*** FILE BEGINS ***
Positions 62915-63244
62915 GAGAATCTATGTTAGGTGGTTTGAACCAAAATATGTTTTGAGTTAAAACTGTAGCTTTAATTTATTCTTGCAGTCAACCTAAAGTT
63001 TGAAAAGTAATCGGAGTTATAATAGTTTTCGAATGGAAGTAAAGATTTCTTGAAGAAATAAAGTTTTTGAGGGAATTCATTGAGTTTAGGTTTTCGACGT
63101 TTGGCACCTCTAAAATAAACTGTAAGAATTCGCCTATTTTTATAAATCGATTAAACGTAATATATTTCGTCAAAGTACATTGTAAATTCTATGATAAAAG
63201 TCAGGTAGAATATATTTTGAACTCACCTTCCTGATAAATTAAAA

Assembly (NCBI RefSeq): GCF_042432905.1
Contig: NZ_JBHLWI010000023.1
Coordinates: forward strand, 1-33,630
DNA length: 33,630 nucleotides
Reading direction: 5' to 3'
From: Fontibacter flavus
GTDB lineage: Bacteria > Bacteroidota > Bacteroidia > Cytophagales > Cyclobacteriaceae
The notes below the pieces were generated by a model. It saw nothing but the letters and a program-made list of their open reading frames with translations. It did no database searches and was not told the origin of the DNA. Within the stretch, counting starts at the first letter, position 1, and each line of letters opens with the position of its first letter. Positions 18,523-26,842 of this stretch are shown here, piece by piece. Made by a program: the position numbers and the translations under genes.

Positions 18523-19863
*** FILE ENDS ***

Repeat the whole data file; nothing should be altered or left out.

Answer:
Positions 62915-63244
62915 GAGAATCTATGTTAGGTGGTTTGAACCAAAATATGTTTTGAGTTAAAACTGTAGCTTTAATTTATTCTTGCAGTCAACCTAAAGTT
63001 TGAAAAGTAATCGGAGTTATAATAGTTTTCGAATGGAAGTAAAGATTTCTTGAAGAAATAAAGTTTTTGAGGGAATTCATTGAGTTTAGGTTTTCGACGT
63101 TTGGCACCTCTAAAATAAACTGTAAGAATTCGCCTATTTTTATAAATCGATTAAACGTAATATATTTCGTCAAAGTACATTGTAAATTCTATGATAAAAG
63201 TCAGGTAGAATATATTTTGAACTCACCTTCCTGATAAATTAAAA

Assembly (NCBI RefSeq): GCF_042432905.1
Contig: NZ_JBHLWI010000023.1
Coordinates: forward strand, 1-33,630
DNA length: 33,630 nucleotides
Reading direction: 5' to 3'
From: Fontibacter flavus
GTDB lineage: Bacteria > Bacteroidota > Bacteroidia > Cytophagales > Cyclobacteriaceae
The notes below the pieces were generated by a model. It saw nothing but the letters and a program-made list of their open reading frames with translations. It did no database searches and was not told the origin of the DNA. Within the stretch, counting starts at the first letter, position 1, and each line of letters opens with the position of its first letter. Positions 18,523-26,842 of this stretch are shown here, piece by piece. Made by a program: the position numbers and the translations under genes.

Positions 18523-19863